Recent events demonstrate that Manchester has the clout to match the economic pull of London
Last month Mana, an Ancoats restaurant, won Manchester’s first Michelin star for 40 years. And in November, the Stock Exchange Hotel opens. Bankrolled by former footballers Gary Neville and Ryan Giggs, this luxury hotel is a sophisticated and mature offer that breaks away from the current preference for faded grandeur or contemporary accommodation. These two events demonstrate that Manchester does have the clout to match the economic and social pull of London, and for some corrected a sense that Manchester is looked down upon because of where it is.
According to Manchester council, Brexit has already driven construction costs in the city up by 15%
This is the culmination of a long development boom which ironically was kick-started by the IRA bomb of 1996 that devastated the Arndale Centre. The commercial and retail expansion in turn spawned an insatiable, city centre demand for flats from young people who wanted to enjoy the shiny new offices, restaurants and shops. Now many of those young people are starting families and are looking for houses on the city fringe, fuelling a house price boom.
And the construction boom goes on: according to the Office for National Statistics, construction output in the North-west was running at 10 times the national average in the last year, making it one of the busiest areas in Europe. Naturally, construction has done well out of it, with all the tier 1 contractors working somewhere in the city.
Invariably there are downsides to all this activity. Property prices may be much less than London but are still out of reach of many people. The region has a surfeit of places such as Stockport, Bolton and Altrincham that have been bypassed by the boom.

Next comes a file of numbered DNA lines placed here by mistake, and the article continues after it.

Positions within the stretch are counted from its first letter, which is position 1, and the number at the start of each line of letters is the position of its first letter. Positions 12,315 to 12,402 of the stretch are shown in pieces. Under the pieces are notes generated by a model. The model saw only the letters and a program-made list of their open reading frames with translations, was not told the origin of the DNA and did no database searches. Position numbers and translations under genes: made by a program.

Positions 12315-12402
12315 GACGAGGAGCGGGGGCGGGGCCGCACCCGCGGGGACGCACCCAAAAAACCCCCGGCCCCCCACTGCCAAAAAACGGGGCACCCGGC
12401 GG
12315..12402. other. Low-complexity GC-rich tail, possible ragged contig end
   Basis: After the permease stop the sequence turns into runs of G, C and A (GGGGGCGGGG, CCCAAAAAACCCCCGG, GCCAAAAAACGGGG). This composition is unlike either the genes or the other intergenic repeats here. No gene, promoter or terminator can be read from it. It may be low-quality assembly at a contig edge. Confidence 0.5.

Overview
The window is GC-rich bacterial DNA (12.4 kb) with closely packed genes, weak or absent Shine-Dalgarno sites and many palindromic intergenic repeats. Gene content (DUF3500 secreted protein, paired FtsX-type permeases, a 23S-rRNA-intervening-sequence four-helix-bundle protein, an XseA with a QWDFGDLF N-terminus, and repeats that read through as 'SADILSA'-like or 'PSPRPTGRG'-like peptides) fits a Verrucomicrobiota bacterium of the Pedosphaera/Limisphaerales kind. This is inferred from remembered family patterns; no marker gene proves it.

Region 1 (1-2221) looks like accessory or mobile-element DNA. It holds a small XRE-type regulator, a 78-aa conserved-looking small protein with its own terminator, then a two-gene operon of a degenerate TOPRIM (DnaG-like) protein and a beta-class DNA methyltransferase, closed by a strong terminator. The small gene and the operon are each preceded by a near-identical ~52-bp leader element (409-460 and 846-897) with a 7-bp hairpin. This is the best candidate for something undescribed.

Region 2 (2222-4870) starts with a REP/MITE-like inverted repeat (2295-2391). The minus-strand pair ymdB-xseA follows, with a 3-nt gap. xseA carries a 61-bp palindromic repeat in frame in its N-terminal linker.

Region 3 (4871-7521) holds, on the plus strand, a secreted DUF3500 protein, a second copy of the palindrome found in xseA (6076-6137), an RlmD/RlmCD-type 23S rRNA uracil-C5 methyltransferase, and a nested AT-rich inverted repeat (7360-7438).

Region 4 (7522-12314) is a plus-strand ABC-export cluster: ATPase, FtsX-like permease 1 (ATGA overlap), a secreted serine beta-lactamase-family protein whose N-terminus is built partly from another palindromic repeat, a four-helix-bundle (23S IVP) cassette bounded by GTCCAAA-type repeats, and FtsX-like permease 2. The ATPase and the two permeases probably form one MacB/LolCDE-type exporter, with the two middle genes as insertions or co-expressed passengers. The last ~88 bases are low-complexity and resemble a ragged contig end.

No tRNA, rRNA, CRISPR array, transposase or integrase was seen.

There are too many developers driving the bottom line right down, with local contractors cutting their margins so their bids match. The result is several local firms including Forrest, Pochin’s and more recently Marcus Worthington going under. Responsible clients struggle to find good contractors and when a contractor goes bust on one of their jobs, they either have the challenge of finding another to pick up the pieces or completing it themselves. Local developer Bruntwood has had to step in four times to finish off jobs and John Marland, its director of building and construction, reckons the firm could do with a dedicated team to finish off problem jobs.
There are bigger, macroeconomic risks too. In Manchester the three universities are key clients – the University of Manchester is investing £1bn over 10 years on realising its campus masterplan alone. A downturn in student numbers or a change to the student fee regime could have big implications for this investment.
A lot is riding on HS2, which under Boris Johnson is looking less likely, and then there are the risks posed by Brexit. According to Manchester council, Brexit has already driven construction costs in the city up by 15% because of the post-referendum devaluation of the pound and increase in material prices.
On the positive side, the city now has its own mayor combined with a strategic authority, the Greater Manchester Combined Authority, which is investing £440m in the construction of 6,000 homes across the region and has aspirations to help deliver 201,000 homes by 2037. The authority places an emphasis on responsible procurement, quality and social value that should help the city stand in good stead for the long term.
Thomas Lane, group technical editor, Building